Yeah, door gunners in Vietnam pretty much had to have huevos grandes de piedra. They indeed got shot at – a lot – while standing exposed in the door and shooting at folks on the ground who they often couldn’t see, but who could see them damn well.

    Best friend’s dad and a former next-door neighbor were both Army Aviators in Vietnam. Things got pretty hairy at times.

  11. SGT Ted says:

    MP….SF…Its got 2 letters, right?

  12. Cacti35 says:

    I’ll see your Reaper 6 and raise you a Spooky 8.

  13. George says:

    VN Service medal with 4 service stars? Is this possible in a single year in VN?

    I was going to ask about the Air Medals, but I see that’s been addressed.

  14. George says:

    And wikipedia to the rescue. I never knew there were 30 individual campaigns during the Vietnam War.
    http://en.wikipedia.org/wiki/Vietnam_Service_Medal#Campaigns

  15. 1AirCav69 says:

    I’m confused. No air crewman wings? 3/5 Cav was not part of the 1st Air Cav unless they were attached. That’s possible. He could have volunteered to go Door Gunner from the MP’s, that’s real possible considering they were also after us grunts to come out of the field to be door gunners. I also know guys that extended to be door gunners to get the 30 day leave and a drop on their ETS but since he was a draftee, he should have been able to do a 12 month tour after MP school, which was at Gordon, and got his drop. He went from Nam to Hood as an 11E Machine Gunner. Real confusing but all possible for sure except why he got an 11B to be an air crewman. I’m not questioning his record as some clerk might have just shoved 11B in there instead of looking it up but of course the secret squirrel crap is sickening and that anyone would believe it without checking it out is an ass.

  16. OWB says:

    A couple of the toughest vets I know were door gunners. No shame there at all. Many action filled days of fun for them.

  17. 1AirCav69 says:

    @ George I was a grunt and got 4 stars and 2 Air Medals. The 1st Cav generally, not always, kept records of our assaults and awarded our Air Medals. I didn’t get both with the Cav though but the 4 stars are for sure for my time there. I also did a TDY stint with the 128th Assault Helo Co. which got me my other AM. If he was a door gunner, 6 AM’s is probably standard.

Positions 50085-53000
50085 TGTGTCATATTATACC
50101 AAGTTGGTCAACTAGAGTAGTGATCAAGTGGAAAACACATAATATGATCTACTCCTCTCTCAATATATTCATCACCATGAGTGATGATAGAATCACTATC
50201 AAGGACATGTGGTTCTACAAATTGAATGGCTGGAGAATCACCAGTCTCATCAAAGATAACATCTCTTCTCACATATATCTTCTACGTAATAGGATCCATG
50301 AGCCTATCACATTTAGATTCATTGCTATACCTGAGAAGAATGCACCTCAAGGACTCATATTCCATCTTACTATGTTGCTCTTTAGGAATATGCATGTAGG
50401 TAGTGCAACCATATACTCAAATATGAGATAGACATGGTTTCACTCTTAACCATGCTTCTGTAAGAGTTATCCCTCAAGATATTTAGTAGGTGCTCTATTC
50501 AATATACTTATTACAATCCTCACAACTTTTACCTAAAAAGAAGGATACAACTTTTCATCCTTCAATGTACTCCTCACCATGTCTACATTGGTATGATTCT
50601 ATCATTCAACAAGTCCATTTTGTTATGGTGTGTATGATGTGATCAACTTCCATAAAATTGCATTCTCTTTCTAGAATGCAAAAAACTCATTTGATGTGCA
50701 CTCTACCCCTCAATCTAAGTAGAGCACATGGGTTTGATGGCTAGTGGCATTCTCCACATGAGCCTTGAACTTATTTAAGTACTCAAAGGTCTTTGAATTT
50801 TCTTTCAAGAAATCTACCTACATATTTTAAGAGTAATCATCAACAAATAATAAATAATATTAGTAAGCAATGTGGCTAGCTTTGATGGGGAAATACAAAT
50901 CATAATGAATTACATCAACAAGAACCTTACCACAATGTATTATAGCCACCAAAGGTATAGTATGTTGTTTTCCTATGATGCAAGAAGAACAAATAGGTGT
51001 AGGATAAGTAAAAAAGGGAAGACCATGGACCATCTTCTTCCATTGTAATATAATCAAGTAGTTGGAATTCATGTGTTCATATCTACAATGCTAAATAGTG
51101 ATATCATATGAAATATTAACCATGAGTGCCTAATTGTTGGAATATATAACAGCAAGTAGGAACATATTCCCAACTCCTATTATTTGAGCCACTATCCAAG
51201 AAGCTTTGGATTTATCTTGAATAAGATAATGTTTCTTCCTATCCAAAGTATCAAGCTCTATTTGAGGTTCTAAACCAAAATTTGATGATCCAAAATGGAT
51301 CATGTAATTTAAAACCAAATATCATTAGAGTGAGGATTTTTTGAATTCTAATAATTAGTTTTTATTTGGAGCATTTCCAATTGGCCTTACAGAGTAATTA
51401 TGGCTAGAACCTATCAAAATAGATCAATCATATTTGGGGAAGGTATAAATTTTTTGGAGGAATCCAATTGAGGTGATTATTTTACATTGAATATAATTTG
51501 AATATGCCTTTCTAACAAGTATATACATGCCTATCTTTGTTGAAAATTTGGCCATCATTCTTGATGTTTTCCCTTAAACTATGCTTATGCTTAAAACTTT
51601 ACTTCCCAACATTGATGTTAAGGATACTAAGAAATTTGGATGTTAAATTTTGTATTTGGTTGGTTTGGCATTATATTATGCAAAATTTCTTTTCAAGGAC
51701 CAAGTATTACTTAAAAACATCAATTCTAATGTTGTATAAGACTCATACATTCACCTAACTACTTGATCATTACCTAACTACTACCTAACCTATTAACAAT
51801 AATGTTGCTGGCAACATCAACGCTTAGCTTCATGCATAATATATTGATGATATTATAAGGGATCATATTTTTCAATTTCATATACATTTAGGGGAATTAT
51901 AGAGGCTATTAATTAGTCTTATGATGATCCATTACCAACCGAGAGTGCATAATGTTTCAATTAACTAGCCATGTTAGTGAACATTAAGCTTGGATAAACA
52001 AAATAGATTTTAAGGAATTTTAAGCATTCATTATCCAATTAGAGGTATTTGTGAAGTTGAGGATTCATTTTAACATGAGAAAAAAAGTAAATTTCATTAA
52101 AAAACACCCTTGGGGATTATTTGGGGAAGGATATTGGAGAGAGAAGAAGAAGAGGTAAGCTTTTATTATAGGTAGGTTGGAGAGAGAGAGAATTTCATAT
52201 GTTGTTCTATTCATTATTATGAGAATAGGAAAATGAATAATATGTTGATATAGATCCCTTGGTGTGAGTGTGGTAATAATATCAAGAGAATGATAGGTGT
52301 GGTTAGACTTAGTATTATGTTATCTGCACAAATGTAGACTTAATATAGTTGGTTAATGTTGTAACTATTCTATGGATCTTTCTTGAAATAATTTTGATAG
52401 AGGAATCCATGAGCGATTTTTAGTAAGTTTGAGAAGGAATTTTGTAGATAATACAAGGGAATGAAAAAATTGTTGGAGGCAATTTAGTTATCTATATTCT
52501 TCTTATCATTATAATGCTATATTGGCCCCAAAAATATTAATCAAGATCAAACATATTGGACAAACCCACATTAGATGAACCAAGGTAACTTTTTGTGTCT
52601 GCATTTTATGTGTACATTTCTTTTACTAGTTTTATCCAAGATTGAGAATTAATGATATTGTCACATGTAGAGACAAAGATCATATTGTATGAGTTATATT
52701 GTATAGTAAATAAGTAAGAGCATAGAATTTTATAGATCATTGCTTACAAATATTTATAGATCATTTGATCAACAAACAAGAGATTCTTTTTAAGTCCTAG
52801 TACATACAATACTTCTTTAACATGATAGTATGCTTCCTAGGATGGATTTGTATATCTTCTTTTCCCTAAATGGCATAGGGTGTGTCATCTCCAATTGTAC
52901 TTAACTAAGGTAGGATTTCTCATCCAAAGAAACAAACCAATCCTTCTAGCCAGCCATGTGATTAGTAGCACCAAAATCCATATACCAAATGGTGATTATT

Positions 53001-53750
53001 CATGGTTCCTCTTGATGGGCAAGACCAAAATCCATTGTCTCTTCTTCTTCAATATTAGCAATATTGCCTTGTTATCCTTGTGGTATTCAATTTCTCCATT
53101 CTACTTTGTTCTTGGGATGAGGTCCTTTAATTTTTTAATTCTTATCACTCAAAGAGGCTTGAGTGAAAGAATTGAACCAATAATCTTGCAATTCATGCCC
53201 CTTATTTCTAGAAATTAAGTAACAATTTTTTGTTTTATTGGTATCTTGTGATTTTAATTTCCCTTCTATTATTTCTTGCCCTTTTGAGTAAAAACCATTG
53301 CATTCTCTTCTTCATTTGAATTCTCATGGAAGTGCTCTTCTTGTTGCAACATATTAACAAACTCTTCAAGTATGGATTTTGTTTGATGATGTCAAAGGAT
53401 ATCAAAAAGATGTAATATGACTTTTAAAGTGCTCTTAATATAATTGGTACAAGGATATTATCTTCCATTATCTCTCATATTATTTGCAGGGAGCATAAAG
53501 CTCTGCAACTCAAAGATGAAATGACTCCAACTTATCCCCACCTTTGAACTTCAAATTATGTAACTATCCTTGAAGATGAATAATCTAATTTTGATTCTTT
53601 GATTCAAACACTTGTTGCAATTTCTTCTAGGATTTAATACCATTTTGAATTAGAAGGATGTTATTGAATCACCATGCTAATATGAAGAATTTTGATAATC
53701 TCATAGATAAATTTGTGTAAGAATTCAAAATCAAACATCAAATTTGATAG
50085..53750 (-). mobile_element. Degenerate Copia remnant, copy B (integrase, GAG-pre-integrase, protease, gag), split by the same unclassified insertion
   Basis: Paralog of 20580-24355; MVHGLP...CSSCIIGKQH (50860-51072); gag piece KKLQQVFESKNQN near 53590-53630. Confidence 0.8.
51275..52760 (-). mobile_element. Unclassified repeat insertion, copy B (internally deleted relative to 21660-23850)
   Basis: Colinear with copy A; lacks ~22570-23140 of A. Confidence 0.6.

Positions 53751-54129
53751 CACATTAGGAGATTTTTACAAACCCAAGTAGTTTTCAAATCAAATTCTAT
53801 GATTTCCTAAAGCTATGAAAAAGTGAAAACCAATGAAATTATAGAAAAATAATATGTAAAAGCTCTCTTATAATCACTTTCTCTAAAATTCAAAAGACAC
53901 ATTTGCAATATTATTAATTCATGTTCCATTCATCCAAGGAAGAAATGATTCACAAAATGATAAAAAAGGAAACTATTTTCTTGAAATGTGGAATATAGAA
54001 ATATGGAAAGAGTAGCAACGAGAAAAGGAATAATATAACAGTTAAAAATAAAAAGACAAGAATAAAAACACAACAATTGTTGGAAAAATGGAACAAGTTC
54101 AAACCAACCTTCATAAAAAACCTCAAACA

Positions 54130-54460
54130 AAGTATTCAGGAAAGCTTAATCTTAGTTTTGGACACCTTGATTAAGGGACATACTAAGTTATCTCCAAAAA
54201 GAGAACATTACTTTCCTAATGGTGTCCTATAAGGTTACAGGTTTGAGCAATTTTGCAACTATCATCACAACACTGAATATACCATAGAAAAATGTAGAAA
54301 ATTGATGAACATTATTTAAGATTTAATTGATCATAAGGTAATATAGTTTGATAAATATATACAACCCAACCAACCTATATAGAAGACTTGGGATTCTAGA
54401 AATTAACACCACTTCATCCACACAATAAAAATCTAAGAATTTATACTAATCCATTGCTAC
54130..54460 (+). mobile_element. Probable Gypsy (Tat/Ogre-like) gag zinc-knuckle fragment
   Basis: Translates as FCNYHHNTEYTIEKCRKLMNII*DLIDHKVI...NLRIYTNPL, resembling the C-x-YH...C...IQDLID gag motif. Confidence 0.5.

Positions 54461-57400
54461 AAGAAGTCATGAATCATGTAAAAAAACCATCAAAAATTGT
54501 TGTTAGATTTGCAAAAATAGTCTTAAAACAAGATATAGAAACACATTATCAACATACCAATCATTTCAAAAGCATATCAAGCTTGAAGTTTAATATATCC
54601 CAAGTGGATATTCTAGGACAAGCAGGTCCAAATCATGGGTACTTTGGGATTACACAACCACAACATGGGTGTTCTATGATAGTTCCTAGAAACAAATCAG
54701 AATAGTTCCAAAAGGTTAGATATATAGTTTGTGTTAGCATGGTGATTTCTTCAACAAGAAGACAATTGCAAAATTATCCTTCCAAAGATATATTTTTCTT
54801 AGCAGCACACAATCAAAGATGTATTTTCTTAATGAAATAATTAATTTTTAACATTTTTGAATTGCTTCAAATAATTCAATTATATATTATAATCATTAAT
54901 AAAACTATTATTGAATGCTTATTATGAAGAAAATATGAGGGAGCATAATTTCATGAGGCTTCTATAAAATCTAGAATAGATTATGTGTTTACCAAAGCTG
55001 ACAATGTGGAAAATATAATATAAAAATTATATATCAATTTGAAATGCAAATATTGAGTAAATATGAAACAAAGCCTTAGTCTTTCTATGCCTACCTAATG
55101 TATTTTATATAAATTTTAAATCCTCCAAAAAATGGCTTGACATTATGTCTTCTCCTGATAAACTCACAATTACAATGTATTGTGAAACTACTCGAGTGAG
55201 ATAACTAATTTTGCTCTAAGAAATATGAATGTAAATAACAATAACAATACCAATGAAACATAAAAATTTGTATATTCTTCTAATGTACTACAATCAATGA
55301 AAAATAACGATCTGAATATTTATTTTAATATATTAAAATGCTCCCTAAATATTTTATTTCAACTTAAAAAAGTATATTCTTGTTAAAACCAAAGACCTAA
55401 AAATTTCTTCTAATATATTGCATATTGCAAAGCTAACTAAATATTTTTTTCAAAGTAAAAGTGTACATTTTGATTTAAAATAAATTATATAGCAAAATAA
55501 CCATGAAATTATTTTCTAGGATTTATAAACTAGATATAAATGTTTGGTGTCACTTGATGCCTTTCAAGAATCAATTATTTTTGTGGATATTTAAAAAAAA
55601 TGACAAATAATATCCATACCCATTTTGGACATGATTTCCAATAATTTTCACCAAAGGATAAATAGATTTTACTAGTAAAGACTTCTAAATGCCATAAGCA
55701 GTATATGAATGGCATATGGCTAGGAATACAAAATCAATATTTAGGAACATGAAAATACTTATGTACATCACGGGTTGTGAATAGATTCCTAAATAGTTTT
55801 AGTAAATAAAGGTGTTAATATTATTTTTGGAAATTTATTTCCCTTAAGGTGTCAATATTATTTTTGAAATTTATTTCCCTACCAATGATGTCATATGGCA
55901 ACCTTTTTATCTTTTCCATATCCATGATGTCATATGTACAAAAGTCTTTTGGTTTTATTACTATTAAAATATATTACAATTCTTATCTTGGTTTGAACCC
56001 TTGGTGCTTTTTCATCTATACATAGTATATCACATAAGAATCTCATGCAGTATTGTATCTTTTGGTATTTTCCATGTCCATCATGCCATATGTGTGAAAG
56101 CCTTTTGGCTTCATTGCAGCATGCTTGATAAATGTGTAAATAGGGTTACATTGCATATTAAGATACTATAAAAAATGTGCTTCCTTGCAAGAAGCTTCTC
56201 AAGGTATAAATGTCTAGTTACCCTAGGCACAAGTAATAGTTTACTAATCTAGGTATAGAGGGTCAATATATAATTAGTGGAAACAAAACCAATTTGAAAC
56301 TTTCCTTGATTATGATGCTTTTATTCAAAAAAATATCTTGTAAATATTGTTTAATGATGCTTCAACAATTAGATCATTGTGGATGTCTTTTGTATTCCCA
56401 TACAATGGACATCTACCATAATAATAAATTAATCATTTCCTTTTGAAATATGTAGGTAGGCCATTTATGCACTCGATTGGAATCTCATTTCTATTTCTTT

@10 PH2. The little sumbitches shot up through floors, through wind screens and through the sides. There was no place to hide. Believe me. As a rule, we couldn’t wait to get the hell off those things. Except for going home after work, you wouldn’t believe the amount of us that said, “Volunteer to be a door gunner? You’re outta your mind.” They needed them because they got their asses shot off in bunches.

  18. 2/17 Air Cav says:

    The character of one’s service as Honorable is no promise, let alone a guarantee, that the remainder of one’s life will be honorably spent. In this instance, the fictitious hero of a non-fiction book evidently saw service in VN with the 3/5 Cav, the Black Knights. And Rafkin is, according to his Amazon profile, a Navy Veteran who served in VN also. So there you go. A really GOOD read regarding this book can be found in the Amazon customer reviews. Ouch! They ain’t gonna help sales.

  19. Ex-PH2 says:

    @18 1AirCav69, I know.

    I heard it first hand from a Huey pilot whose personal experience include a live round coming right up through the floor of the cockpit and continuing through the roof. I thought he was exaggerating, until he showed me the burn scar on the inside of his knee. Went right through his pants. And how it missed damaging the rotors is beyond me, but he said the VC also frequently aimed at the choppers’ carburetors, to disable them and drop them out of the sky.

  20. Hack.Stone says:

    It’s a shame that Mystery Science Theater 3000 never did books.

  21. Poohbah, Lord High Everything Else says:

    @20, Hueys don’t have carbs. They have turboshaft engines, not reciprocating.

    How it missed damaging the rotor: look at the area of the rotor disc (area swept by the blades. Look at the area of the blades. Blade area is much smaller than the total disc; you’d have to be REALLY unlucky for a bullet traveling vertically to hit a blade.

  22. Mr Wolf says:

    Special missions to assassinate generals?

    This is straight out of the book “The Five Fingers”. Look it up. (a great book btw)

    Door gunners- I would have traded my LTC rank for E-5 just to be a door gunner in Iraq on Little Birds. I watched those guys patrol the skies over Baghdad- seriously, I would have given up my house and all material possessions for that opportunity.

    That would have been more fun than a free Ferrari and a day at Nürburgring.

  23. Ex-PH2 says:

    Poohbah, I stand corrected. It’s been a while, you know.

  24. God freakin’ dang it…NOBODY, NOT EVEN THE PUBLISHER, EDITOR, OR AUTHOR THOUGHT TO INDEPENDENTLY CHECK HIS MILITARY RECORDS!!!! Seriously, if you’re going to throw the amount of time and money required to write and publish a book into a business endeavor, wouldn’t you at least check up? It’s public information for anyone who asks, for crying out loud! We can’t be the only ones who know about the poser phenomenon, or at least believe someone might lie about their service for money. And the worst part is, the guy could have written a terrific book based solely on his own experiences and those of his close friends. Many people don’t know about the perils door gunners faced, and there aren’t too many books about them (books about secret squirrel Vietnam commandos, on the other hand, are about a dime a dozen these days, no disrespect to those guys). I would have bought it and read it in a flash, as would many others. Instead, he chooses to be enshrined for eternity on every poser busting group website there is. Jackass…